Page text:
If there’s one thing that amo has successfully delivered on, it’s securing Bring Me The Horizon’s name on the new NOW album and becoming the go-to tune to fill up a dance floor at 2am when everyone’s a bit drunk and looking for that song to throw some finger guns up at. In all honesty, amo is as disappointing as it can be. It doesn’t mean that there isn’t some right bangers on the album, and it’s definitely a grower in the sense of catchy chorus’ that will implant itself in your brain. But, despite MANTRA, Medicine and Wonderful Life replicating That’s The Spirit vibes, amo hasn’t lived up to their promotions.
False advertising? Perhaps. With MANTRA easily being the best track on the album that adhere’s to an older fan-base while still collecting a new variety of people in it’s wake, Bring Me The Horizon hasn’t lived up to the hype it’s been putting out. Opening with i apologise if you feel something the boys quickly put out that the allure of a concept album about all aspects of love isn’t necessarily true, and in it’s place surrounding a bitter pity-party that fills the void once love has gone. During the entire time working up to release, the band spent months talking about the state of the current genre yet release an album rife with EDM pop that Simple Plan attempted in 2007. 13 tracks that are entirely unconnected doesn’t even feel linear, and that’s potentially the biggest downfall that there isn’t even a theme. Once you start to enjoy or get behind one sound, it changes entirely, throwing you entirely out of rhythm. amo feels like a loss of confidence in terms of ideology, because, well, there’s very little artistry.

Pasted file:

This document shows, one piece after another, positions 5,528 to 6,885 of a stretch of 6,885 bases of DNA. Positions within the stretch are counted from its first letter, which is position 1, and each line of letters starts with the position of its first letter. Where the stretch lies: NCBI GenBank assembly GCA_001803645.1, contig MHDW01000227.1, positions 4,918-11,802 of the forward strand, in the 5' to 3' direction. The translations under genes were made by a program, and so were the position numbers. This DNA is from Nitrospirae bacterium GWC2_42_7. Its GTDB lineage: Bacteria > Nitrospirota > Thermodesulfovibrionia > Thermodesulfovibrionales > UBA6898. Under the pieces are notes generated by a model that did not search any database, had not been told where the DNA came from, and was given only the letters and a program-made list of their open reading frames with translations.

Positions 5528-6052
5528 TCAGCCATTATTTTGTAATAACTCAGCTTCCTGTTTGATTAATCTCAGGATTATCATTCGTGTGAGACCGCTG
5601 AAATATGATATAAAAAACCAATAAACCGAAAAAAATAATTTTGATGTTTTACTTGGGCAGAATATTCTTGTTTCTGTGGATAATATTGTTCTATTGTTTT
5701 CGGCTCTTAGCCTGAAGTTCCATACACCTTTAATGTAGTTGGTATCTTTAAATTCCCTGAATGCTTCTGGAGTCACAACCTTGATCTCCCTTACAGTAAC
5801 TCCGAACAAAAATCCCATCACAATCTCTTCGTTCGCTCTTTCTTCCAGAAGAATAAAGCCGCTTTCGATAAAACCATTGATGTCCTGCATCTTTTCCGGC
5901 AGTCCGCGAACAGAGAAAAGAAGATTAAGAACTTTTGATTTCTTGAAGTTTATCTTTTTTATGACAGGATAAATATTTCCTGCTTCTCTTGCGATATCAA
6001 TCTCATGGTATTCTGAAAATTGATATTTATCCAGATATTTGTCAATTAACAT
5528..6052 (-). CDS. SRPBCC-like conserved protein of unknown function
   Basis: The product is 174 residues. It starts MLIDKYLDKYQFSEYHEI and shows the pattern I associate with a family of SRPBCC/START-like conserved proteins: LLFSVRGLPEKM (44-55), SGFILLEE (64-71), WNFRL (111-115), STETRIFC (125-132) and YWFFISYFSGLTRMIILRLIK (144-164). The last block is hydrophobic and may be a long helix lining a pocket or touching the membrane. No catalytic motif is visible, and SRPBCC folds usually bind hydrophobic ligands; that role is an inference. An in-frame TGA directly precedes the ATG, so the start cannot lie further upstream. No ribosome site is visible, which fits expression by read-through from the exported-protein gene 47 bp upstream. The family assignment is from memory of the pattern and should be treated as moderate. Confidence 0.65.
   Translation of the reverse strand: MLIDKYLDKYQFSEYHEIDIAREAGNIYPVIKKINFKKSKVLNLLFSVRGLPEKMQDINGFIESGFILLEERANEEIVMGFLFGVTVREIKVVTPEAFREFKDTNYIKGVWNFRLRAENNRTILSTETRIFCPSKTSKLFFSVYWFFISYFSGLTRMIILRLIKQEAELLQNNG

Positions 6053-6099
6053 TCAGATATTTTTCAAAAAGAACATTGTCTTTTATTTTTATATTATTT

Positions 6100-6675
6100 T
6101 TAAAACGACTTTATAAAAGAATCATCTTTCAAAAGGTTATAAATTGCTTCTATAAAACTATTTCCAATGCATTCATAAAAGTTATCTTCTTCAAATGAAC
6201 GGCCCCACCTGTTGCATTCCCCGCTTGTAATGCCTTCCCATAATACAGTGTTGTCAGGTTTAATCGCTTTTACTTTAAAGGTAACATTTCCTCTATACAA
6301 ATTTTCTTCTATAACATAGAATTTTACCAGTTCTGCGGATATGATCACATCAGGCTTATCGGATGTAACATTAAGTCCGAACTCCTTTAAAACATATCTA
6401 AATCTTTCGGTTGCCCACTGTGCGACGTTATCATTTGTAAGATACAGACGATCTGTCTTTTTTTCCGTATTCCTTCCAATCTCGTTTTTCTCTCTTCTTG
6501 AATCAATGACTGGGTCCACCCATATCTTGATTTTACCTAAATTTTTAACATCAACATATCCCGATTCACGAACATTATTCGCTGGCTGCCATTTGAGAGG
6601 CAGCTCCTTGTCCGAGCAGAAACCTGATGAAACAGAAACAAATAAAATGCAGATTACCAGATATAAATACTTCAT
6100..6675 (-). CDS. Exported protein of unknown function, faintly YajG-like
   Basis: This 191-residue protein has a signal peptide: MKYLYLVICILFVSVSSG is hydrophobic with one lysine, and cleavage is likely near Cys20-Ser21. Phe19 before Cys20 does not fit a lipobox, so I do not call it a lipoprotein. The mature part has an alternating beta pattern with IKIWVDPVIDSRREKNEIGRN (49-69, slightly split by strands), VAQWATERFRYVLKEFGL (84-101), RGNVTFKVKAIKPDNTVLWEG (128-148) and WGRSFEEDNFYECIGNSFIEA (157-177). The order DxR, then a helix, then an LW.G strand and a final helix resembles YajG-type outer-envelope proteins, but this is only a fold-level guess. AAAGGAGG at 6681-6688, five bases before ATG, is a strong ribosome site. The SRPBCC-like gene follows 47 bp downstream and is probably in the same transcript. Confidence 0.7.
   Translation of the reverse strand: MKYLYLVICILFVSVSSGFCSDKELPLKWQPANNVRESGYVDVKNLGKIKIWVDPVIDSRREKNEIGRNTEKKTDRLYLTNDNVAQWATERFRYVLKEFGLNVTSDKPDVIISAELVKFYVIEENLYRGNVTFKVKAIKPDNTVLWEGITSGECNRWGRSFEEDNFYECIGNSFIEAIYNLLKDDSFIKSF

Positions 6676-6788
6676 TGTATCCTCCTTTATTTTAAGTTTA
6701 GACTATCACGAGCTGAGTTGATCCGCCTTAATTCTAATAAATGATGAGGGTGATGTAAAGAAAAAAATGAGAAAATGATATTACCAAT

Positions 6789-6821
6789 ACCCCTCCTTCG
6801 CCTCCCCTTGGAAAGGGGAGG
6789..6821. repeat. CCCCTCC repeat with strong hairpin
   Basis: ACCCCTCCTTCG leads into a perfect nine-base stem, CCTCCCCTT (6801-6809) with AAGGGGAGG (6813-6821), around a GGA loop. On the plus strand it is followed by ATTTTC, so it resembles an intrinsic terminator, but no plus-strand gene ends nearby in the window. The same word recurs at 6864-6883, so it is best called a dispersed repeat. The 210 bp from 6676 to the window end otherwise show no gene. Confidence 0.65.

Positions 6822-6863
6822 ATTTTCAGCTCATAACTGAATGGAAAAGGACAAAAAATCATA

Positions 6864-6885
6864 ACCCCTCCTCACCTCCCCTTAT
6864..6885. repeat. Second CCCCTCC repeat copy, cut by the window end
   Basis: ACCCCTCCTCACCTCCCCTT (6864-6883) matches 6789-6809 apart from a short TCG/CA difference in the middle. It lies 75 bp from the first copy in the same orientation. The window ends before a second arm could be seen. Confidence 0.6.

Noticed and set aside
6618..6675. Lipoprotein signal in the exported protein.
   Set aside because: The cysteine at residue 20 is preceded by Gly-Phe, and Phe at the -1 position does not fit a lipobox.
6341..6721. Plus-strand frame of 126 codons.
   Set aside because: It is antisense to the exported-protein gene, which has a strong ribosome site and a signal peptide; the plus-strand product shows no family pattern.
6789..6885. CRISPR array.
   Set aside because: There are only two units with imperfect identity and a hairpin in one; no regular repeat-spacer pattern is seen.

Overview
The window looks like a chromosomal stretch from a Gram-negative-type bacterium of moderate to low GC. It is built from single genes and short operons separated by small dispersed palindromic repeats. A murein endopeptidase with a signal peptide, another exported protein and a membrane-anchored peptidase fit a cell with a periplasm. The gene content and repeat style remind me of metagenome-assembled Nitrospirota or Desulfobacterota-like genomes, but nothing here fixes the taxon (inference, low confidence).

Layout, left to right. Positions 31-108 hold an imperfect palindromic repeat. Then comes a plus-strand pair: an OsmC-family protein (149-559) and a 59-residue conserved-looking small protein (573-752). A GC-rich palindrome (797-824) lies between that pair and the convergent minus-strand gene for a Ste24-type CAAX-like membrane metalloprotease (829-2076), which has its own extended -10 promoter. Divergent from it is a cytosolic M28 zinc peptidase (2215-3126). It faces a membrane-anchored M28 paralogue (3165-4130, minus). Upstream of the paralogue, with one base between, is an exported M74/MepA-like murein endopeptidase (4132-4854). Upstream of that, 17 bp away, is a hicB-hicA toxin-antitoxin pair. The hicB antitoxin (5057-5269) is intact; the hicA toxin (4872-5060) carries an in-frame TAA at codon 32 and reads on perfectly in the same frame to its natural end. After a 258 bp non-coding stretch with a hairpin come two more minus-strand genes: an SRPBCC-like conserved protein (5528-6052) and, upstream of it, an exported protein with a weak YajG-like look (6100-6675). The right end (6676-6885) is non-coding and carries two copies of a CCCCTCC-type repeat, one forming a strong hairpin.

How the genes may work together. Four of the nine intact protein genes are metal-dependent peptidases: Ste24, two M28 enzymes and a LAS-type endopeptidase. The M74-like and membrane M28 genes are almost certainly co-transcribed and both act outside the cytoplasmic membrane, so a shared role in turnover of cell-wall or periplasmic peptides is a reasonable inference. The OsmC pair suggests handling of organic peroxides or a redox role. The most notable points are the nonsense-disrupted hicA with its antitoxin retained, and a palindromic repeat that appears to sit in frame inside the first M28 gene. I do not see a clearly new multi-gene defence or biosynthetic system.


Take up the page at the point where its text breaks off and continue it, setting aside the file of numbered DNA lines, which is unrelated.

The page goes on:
It’s not all bad, eighth track sugar honey ice & tea does feed into that hope that once was, along with the playful heavy metal featuring Rahzel, feeling like what should have been the overall concept of the album. With Bring Me The Horizon wanting to put themselves into the mainstream line, keeping their roots and proving that “metal” does belong there, these were the tracks to do it. Including heavy bass lines, zesty guitar riffs along with a balanced drum beat and a tease of their old metalcore days to send the old scene kids into orgasm, they incorporate the side of Bring Me The Horizon that has gotten this far in their experimental and boundary pushing instrumentals.
You’ve got to give it to them, they haven’t shied away from turning out something that they have enjoyed and been excited about, and while it isn’t for me, that doesn’t mean it isn’t for everyone. I’d be a hypocrite if I said I wouldn’t listen to this in the future, because I sure will, but on the tier list of Bring Me The Horizon albums, it’s situated at the bottom, until if and when they do turn out something worse. It’s a pre-drinking album to enjoy with a group of friends, to dissociate from what we knew. It’s out there enough that it barely holds resemblance to That’s The Spirit which brought out their metal-pop side in abundance.